You guys are doing business in all 50 states?
I’m licensed in California and Nevada, so we’ll oversee the foreclosure process in those two states, with some exception. Then the other states, we act us national counsel, oversight counsel. We’ll farm out to a firm in Michigan. There’s no upcharge. It’s just a complete pass-through. We charge $1,000 at the end of the foreclosure. It’s the pass-through, right to the point.
You guys are working on something big for next year. You’ve done well doing business that you’ve added recently. You’ve also got a servicing branch. Will you talk a little bit about that?
We’re working with ClearSpring Loans Servicing. They are out of Dallas, Texas. We have solidified a special relationship with them and we’re coming to the market with that. I think they’re unknown in our space. I’ve spent a lot of time with them over the last 60 days. A very positive, forward-thinking group. We’re excited for that opportunity.
We work well with every servicer. We have great relationships with all servicers, not a negative thing to say about any of them. The ClearSpring opportunity was just something very unique to us. We’re still working with clients that are out in SCI or LandHome, Madison.
I’m excited for something you got lined up for the end of the first quarter next year. I think it’s something that people need to really look at because it’s such a unique thing that is such a great niche out there. Daniel, you want to talk a little about it?
We’ve been talking about doing almost of a conference of some kind. Different than what we all traditionally go to where you’re meeting buyers and sellers of loans, rather it would solely be focused on the legal aspect of this marketplace. We would bring in law firms from all 50 states to educate the marketplace on what’s new on their states. Yes, I do need a debt buying license on this state. No, I don’t need a debt buying license. If I do, what’s that process? Am I truly exempt from debt buying license in Georgia, yes or no? Joint venture agreements, how do I create them and structure them? Partials, am I selling partials? How do I structure partials, asset protection? It will be a great forum for any investor to ask any attorney in every state. That’s what we’re really focusing on. I think it’s going to be really great for the marketplace. If you can really understand and digest the realities of a state, you would be so much better off than somebody who’s just chasing yield or chasing a hot real estate market.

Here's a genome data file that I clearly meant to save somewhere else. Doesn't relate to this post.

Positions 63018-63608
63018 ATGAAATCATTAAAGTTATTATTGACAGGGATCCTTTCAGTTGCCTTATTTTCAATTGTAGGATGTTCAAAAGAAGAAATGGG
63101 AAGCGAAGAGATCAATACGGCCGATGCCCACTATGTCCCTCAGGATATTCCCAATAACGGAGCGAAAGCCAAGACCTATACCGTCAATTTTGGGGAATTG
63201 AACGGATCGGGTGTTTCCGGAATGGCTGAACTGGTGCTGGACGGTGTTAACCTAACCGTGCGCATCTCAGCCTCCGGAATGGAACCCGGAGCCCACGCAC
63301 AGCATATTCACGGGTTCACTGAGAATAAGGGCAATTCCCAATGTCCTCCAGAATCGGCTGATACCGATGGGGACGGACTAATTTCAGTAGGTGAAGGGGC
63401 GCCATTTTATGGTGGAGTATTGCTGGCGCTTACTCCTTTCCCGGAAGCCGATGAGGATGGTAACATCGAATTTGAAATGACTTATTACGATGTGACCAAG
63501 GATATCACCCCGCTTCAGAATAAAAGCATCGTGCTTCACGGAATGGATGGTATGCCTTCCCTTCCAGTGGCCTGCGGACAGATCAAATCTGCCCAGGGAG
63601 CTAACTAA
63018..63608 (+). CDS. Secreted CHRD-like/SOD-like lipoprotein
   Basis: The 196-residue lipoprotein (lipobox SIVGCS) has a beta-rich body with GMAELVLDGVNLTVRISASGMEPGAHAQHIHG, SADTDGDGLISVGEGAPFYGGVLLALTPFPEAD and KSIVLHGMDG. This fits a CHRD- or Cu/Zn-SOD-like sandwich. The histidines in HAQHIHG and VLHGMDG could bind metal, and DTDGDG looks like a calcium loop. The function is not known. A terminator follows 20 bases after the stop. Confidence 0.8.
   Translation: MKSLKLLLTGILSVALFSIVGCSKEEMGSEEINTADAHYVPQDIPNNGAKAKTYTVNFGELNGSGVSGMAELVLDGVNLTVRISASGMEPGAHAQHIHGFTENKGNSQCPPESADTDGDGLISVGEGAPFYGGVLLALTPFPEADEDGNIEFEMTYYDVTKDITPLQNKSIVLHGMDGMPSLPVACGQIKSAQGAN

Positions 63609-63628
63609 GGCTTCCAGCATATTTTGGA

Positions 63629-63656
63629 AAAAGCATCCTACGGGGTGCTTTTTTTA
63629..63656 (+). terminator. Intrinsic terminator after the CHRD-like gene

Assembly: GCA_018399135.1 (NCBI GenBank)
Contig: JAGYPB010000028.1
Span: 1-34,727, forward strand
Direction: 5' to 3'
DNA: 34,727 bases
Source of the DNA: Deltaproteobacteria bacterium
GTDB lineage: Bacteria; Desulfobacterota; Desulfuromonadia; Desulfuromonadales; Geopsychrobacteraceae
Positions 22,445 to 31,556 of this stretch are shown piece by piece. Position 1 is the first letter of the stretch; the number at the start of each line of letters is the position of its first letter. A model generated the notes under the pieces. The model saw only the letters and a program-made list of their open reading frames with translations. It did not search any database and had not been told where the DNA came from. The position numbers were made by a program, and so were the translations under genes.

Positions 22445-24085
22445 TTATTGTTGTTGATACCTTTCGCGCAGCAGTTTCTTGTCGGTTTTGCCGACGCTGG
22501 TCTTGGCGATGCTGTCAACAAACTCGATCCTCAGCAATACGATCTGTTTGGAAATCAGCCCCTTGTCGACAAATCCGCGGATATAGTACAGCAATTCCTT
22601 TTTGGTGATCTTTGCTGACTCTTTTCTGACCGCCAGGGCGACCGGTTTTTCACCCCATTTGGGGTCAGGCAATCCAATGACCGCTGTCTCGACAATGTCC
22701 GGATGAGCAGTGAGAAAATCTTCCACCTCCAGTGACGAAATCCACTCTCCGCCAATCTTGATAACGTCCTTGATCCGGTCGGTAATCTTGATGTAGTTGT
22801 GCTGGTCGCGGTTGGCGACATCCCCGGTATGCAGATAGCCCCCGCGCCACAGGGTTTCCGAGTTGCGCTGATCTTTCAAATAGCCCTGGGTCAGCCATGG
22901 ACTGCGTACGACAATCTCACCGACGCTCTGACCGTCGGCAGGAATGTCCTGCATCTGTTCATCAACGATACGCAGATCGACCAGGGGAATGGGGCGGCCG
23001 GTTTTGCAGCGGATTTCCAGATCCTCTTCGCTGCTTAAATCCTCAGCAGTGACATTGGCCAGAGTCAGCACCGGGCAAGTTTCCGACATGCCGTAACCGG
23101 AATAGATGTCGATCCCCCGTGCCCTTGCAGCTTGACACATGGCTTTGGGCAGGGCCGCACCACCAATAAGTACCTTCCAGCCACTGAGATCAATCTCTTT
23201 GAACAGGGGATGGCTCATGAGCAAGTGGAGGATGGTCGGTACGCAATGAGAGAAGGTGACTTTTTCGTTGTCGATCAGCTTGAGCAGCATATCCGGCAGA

Also, it allows for you to invest in the niches of the cracks that a lot of people miss.
I have clients that say, “I bought an asset in Michigan and I took it back. I realized there’s a one-year redemption period, what do I do?” I’m going to have a Michigan attorney that will explain to you all about the redemption process in their states. When you’re modeling out, “Do I really want to buy in that state? I got to factor in that I got a redemption period.”
One of the things that we talk about is we attend certain events. Sometimes you attend it for the opportunity to network and to see people you haven’t seen in a while. There’s fewer and fewer places where you want to go in each session and sit and make sure you don’t miss it. We think that this is going to be an event where those rooms are going to be filled because the context is going to be so rich and filled.
What’s this event going to be called?
We’re going to call it The Investor Legal Summit.
You’re looking at about what time in the year next year to have it up?
We’re shooting for March of 2018. We’ll bring it out to sunny SoCal, not a bad place to visit. We’re going to bring in some bankruptcy trustees, some former retired judges, general counsels from various lending institutions. It should be a really great opportunity for us to really get out to the marketplace what we preach to our clients on a daily basis. We want it to be unique and different and full of content.
A lot of people are, like you said, “Do I need a debt buyer’s license in Georgia? Can I get around it? Can I just buy one with a different LLC every month or every asset? Can I buy stuff in Washington State or can I buy stuff in Illinois without having a debt collector’s license?” There’s a lot of unknowns that will obviously either fall on the black or the white side of the line.